Renergen released ambitious earnings estimates, but its output targets and historical commodity prices suggest this will be difficult to achieve.
Renergen was founded in September 2014 and listed on the Johannesburg Stock Exchange (JSE) in June 2015 as a special-purpose acquisition company (SPAC).
Its principal asset is its 100% shareholding in Tetra4, which holds petroleum production rights in South Africa.
Its Virginia Gas Project (VGP) is located in the Free State, approximately 250 km southwest of Johannesburg.
Its main revenue source is liquid helium (LHe) and liquefied natural gas (LNG), with existing production and sales of compressed natural gas (CNG).
Renergen said its expansion plans will be executed in two phases.
- Phase 1 started on 5 September 2022 and began operating 24-hour shifts on 19 September 2022. It aims to produce 2,700GJ of LNG and 300kg of LHe by the end of the 2024 financial year.
- Phase 2 will be constructed as a standalone expansion of the VGP with a commercial operation date of 2026. It aims to produce a maximum of around 34,400GJ of LNG and 4,200kg of LHe per day.
These numbers do not mean much to investors, which is why Renergen shared financial guidance on its Phase 2 expansion.
Renergen said its EBITDA is estimated to be between R5.7 billion and R6.2 billion by the 2027 financial year.
This was with the assumption that liquid helium would have a long-term spot price of $600 per thousand cubic foot (MCF) of helium.
Over the past few years, global helium demand has passed the global helium supply, causing prices to increase.
2022 was an especially difficult year for helium users as one of the world’s largest producers, the US Cliffside helium plant, experienced an unexpected shutdown.
Gazprom, a Russian natural gas extractor and helium producer, also experienced an explosion and a fire at its Helium extraction facilities. It halted its helium operations.
These simultaneous events created a significant helium shortage in 2022, causing helium prices to boom.
According to an annual United States Government Survey report, helium prices have hovered around $200 to $210 per MCF since 2016.
In 2022, the sudden supply shortages saw helium prices surge to $310 per MCF. This was the highest price in a decade.
Even at these elevated levels, it is still significantly lower than the $600 per MCF of helium that Renergen based its estimates on.
It is interesting to note that 2022 was not supposed to be a year of helium shortages.
Following eight years of helium shortages since 2006, Gazprom planned to bring three massive helium processing plants online in 2022.
These plants would collectively be able to supply almost half of the global helium demand, thereby ensuring global helium demand is met.
However, the unexpected fire and explosion at the Gazprom helium plant halted its entire helium production in 2022.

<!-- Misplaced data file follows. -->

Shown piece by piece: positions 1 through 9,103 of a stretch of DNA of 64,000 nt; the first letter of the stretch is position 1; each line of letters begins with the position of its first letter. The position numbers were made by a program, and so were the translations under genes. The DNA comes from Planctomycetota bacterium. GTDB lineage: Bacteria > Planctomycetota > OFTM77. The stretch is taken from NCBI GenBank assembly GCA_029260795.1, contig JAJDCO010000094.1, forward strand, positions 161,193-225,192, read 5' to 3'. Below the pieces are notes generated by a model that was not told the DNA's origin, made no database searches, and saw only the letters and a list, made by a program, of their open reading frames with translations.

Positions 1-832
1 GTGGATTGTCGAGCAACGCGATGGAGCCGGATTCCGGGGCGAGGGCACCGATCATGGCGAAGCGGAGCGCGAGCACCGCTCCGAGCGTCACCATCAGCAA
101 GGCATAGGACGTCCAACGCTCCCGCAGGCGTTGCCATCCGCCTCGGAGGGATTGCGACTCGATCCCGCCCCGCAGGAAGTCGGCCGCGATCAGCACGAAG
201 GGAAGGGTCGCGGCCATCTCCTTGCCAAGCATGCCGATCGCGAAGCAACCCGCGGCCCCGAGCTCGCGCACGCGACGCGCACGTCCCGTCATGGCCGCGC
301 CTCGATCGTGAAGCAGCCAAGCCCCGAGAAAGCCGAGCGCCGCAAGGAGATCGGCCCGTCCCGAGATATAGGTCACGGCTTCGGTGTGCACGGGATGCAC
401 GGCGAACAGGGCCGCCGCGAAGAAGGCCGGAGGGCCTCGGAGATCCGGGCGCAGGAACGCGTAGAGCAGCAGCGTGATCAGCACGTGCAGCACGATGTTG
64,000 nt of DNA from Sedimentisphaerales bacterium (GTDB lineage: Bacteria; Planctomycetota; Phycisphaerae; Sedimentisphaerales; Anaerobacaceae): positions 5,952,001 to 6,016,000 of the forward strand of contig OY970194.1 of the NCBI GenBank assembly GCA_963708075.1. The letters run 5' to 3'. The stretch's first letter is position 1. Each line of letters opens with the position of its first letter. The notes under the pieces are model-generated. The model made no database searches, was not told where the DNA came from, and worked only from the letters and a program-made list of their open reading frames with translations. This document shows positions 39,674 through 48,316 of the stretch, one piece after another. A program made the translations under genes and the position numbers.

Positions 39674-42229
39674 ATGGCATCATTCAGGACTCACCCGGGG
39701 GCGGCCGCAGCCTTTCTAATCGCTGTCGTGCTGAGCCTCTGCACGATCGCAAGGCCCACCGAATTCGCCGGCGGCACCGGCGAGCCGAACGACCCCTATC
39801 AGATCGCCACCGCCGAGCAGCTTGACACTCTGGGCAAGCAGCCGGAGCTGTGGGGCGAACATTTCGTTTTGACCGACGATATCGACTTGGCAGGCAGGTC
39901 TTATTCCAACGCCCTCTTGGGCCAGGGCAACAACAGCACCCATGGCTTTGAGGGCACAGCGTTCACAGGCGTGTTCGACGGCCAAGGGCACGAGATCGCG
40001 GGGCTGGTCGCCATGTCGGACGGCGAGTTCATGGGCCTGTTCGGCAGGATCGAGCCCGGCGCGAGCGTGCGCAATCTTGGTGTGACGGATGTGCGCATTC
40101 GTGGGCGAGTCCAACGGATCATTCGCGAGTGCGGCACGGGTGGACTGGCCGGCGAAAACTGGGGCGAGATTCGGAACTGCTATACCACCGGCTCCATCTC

Russia’s helium production in H1 2023 has already increased by 17%, and it plans to have its helium plants in full production in 2024.
When Russia’s helium production reaches full capacity, helium’s price will likely drop back to normal levels – around $210 per MCF. It may even be far less.
Daily Investor used publicly available data to make revenue estimates for Renergen, assuming it could meet its ambitious capacity levels.
Based on Renergen’s phase 1 and phase 2 helium production capacities, it would generate 300kg of LHe and 2700 GJ of LNG by 2024. It would also generate an additional 4,200 kg of LHe and 34,400 GJ of LNG by 2027.
Using the average US spot price of LNG over the past ten years of $3.36 per MCF and the 2022 high helium price of $310 per MCF, it showed revenue of R2.59 billion in 2027.
If helium prices were, however, to fall back to $210 per MCF with Gazprom’s added supply, Renergen’s annual revenue would be around R2 billion in 2027.
This is a far cry from Renergen’s estimated EBITDA of between R5.7 billion and R6.2 billion in 2027.
It is also important to note that Renergen reported revenue of R12.7 million in its latest annual report with an EBITDA figure of -R32 million.
It would, therefore, need to significantly improve its efficiency and increase its output by orders of magnitude to come close to its EBITDA targets.
Daily Investor asked Renergen about its ambitious and seemingly impossible earnings targets, but it referred us to its guidance statement.
The table below shows Daily Investor’s revenue targets for Renergen based on historical prices and the company’s reported output targets.
|Renergen Revenue Estimates||Total Revenue (LNG + LHe)|
|2024 Revenue Target||R148 million to R190 million|
|2027 Revenue Target||R2 billion to R2.6 billion|